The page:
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dc.contributor.authorGkegkes, I
dc.contributor.authorIavazzo, Christos
dc.contributor.authorSardi, T
dc.contributor.authorFalagas, M
dc.date.accessioned2017-01-18T11:03:48Z
dc.date.available2017-01-18T11:03:48Z
dc.date.issued2016-11-15
dc.identifier.citationWomen physicians in Byzantium. 2016, World J Surgen
dc.identifier.issn1432-2323
dc.identifier.pmid27847967
dc.identifier.doi10.1007/s00268-016-3776-7
dc.identifier.urihttp://hdl.handle.net/10541/620089
dc.description.abstractWomen were allowed to practice the medical profession during the Byzantine Empire. The presence of female physicians was not an innovation of the Byzantine era but actually originated from ancient Greece and Rome. The studies and the training of women doctors were apparently equivalent to those of their male colleagues. The principal medical specialties of the female doctors were gynecology and midwifery. Byzantine legislation treated relatively equally both female and male doctors. For this reason, it can be assumed that the presence of female doctors was correlated with the position of women in Byzantine society. However, there is not sufficient information in the literature to clarify whether female and male doctors used to earn equal payment for the same service.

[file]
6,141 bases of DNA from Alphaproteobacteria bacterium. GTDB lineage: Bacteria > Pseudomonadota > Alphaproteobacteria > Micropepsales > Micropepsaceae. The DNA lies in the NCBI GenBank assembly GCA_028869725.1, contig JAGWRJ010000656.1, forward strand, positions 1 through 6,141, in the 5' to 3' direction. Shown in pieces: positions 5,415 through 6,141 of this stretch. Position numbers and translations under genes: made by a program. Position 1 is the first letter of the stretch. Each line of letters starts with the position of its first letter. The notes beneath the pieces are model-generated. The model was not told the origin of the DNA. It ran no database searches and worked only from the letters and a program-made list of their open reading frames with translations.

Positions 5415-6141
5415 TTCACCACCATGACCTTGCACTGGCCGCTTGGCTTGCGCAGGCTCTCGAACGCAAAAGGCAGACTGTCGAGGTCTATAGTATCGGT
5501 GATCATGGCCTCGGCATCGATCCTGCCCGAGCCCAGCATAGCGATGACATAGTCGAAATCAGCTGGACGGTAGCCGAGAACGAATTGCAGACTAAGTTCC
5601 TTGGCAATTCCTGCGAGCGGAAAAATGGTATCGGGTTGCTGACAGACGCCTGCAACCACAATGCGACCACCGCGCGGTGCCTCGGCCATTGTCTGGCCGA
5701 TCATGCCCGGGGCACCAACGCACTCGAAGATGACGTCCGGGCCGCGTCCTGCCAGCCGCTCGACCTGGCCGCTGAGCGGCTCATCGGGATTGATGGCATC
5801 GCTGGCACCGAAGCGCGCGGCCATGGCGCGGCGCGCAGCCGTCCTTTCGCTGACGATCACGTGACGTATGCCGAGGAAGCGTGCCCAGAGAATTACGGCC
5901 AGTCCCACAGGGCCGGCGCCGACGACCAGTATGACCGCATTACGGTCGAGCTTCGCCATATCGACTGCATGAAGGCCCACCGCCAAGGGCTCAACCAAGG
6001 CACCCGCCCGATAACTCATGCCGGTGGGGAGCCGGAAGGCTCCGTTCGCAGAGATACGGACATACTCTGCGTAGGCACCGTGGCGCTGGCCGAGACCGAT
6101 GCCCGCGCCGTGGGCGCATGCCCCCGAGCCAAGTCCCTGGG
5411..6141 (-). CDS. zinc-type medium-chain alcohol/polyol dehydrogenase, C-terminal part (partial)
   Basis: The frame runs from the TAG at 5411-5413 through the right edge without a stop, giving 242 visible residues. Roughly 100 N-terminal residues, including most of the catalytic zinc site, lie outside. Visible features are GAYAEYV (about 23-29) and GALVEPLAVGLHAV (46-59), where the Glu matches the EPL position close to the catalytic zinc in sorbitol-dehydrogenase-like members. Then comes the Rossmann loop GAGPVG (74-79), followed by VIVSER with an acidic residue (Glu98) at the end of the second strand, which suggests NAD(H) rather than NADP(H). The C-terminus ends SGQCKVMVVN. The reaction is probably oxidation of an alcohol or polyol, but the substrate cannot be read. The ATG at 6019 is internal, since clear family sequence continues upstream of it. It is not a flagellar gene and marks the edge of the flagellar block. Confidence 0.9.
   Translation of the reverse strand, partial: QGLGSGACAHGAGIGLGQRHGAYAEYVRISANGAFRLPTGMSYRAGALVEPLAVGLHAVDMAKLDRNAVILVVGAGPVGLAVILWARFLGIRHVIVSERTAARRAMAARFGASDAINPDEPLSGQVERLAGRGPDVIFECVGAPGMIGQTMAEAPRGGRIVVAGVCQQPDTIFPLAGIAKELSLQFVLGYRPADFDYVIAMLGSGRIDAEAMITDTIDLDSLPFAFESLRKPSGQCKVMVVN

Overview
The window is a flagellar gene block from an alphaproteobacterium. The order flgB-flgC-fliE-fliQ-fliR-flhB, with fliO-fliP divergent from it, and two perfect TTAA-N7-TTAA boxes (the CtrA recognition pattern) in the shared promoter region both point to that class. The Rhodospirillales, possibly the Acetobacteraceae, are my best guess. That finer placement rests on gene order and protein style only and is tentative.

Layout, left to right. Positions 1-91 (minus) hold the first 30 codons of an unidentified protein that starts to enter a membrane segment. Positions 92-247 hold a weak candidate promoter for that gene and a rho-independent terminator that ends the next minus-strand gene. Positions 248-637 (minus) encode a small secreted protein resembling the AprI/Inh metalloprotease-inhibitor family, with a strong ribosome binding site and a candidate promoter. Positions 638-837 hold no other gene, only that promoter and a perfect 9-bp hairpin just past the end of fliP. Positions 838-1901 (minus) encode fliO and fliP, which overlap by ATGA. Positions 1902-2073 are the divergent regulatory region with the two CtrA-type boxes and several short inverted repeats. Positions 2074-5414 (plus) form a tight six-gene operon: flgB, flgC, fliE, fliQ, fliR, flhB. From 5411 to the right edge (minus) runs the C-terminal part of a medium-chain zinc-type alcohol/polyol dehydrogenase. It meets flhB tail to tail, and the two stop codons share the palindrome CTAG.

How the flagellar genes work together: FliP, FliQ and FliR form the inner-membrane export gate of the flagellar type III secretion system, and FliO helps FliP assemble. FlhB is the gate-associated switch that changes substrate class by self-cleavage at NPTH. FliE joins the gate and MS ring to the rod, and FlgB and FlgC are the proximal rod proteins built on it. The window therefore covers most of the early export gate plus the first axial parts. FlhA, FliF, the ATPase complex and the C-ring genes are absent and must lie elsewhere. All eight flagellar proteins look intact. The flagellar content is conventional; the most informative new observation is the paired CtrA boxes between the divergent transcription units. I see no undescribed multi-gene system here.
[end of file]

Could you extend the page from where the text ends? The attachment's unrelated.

dc.language.isoenen
dc.rightsArchived with thanks to World journal of surgeryen
dc.titleWomen physicians in Byzantium.en
dc.typeArticleen
dc.contributor.departmentFirst Department of Surgery, General Hospital of Attica 'KAT', Athens, Greeceen
dc.identifier.journalWorld Journal of Surgeryen
html.description.abstractWomen were allowed to practice the medical profession during the Byzantine Empire. The presence of female physicians was not an innovation of the Byzantine era but actually originated from ancient Greece and Rome. The studies and the training of women doctors were apparently equivalent to those of their male colleagues. The principal medical specialties of the female doctors were gynecology and midwifery. Byzantine legislation treated relatively equally both female and male doctors. For this reason, it can be assumed that the presence of female doctors was correlated with the position of women in Byzantine society. However, there is not sufficient information in the literature to clarify whether female and male doctors used to earn equal payment for the same service.


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